Using Disney Storytelling to Engage Utility Customers

Jan. 17, 2014
A group of former Disney animators are applying their expertise to the energy efficiency business, using storytelling and imagery to engage utility customers. Dean Schiller, CEO of CEIVA Energy, maker of the HomeView in-home energy management system, says it’s all about engaging customers with storytelling. A recent study found that 83 percent of customers like getting utility data combined through the HomeView display.

A group of former Disney animators think they’ve found a key to engaging utility customers and motivating them to save energy—a fascinating concept worth watching.

Dean Schiller, CEO of CEIVA Energy, maker of the HomeView in-home energy management system, is a former Disney animator who says it’s all about engaging customers with storytelling. After all, that’s what he and his associates did at Disney.

“We were in Disney animation, and were responsible for all the technology that existed for creating feature film animation. The identity of that group is storytelling, and we’re bringing the same notion of storytelling to energy,” he says.

Schiller seems genuinely enthusiastic about his move from prince and princesses to kilowatt-hours and utility meters.

So let’s back up a minute. Of all his possible options, why did Schiller choose to apply his expertise to the energy field?

“We saw a huge investment in time and talent and money in building out the smart grid. Utilities were struggling with how to engage consumers. We felt we had consumers’ attention. We just had to take the technological infrastructure — the smart meters and data — and get it in front of consumers in ways that the consumer likes and changes their behavior,” says Schiller.

HomeView — which is acquired by the homeowner through partner utilities — tells stories with consumers’ photos and with utility data.

The unit shows the homeowners’ personal photos on its display — photos that can be sent to the display from anywhere in the world. They are rotated in the HomeView display, which is always on, says Schiller. The display often occupies prime real estate in a home — the kitchen or bedroom, he says. Along with the photos, HomeView intersperses information about energy usage.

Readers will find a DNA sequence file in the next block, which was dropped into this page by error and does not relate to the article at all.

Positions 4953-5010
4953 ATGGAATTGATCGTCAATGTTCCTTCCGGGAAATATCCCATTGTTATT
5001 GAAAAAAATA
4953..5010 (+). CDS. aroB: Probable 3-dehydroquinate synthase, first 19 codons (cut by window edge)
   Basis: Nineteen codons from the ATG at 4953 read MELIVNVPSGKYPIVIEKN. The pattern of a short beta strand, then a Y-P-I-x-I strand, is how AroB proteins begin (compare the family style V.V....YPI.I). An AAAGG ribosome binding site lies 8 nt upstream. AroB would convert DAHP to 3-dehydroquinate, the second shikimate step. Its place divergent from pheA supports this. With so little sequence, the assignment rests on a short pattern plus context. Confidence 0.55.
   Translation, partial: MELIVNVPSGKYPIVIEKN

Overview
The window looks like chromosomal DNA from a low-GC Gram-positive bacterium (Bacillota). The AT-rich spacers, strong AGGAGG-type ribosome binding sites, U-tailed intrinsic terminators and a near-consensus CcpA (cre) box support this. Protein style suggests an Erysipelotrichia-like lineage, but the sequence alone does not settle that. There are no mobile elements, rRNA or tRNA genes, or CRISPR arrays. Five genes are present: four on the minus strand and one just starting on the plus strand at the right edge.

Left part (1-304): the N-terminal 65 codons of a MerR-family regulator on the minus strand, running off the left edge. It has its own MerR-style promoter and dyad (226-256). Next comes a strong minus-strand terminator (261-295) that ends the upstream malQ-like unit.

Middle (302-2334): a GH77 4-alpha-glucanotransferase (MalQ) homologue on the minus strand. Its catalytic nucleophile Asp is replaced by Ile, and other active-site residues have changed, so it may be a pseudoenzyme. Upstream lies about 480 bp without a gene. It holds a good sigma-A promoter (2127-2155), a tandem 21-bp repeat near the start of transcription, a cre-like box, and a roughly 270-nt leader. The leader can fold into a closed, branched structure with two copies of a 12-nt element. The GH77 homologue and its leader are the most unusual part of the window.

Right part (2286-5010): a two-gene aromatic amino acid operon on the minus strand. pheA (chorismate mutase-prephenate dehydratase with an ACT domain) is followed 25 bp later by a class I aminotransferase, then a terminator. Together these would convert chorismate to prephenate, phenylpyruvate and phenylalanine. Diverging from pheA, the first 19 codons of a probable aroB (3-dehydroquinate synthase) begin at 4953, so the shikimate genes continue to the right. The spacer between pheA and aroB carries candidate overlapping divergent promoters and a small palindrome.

“Our display looks into the meter throughout the day. It looks into the meter and mixes it among people’s pictures in a beautiful way,” says Schiller, whose company also works in digital picture frames.

For example, homeowners, whose eyes are often focused on the family photos on the display — may turn on the dishwasher and see how much their energy usage jumps, he says.

The company can also deliver demand response programs using the display, he says.

“Our core product is a storyteller. We take not just information from the consumer, but specific messages the utilities are trying to communicate, and put them in front of the consumer, ever so subtly,” he says. The company is now working with utilities San Diego Gas & Electric, Glendale Water & Power, Burbank Water  & Power — plus others — and is rolling out a program with National Grid.

And the results?

A survey of about 100 users found that 83 percent of them change their behavior as a result of being more aware of their energy usage.

“Our results are mirroring other studies: People like the energy information, they understand it and they want it,” says Schiller.

Tell a story, and make saving energy fun, says Schiller. Make it actionable and be sure to make it hassle-free.

Has CEIVA Energy uncovered the secret to getting people’s attention and motivating them to cut back on their energy usage? Tell us by joining the conversation in our LinkedIn group here: Energy Efficiency Markets Group On LinkedIn

About the Author

Lisa Cohn | Contributing Editor

I focus on the West Coast and Midwest. Email me at [email protected]

I’ve been writing about energy for more than 20 years, and my stories have appeared in EnergyBiz, SNL Financial, Mother Earth News, Natural Home Magazine, Horizon Air Magazine, Oregon Business, Open Spaces, the Portland Tribune, The Oregonian, Renewable Energy World, Windpower Monthly and other publications. I’m also a former stringer for the Platts/McGraw-Hill energy publications. I began my career covering energy and environment for The Cape Cod Times, where Elisa Wood also was a reporter. I’ve received numerous writing awards from national, regional and local organizations, including Pacific Northwest Writers Association, Willamette Writers, Associated Oregon Industries, and the Voice of Youth Advocates. I first became interested in energy as a student at Wesleyan University, Middletown, Connecticut, where I helped design and build a solar house.

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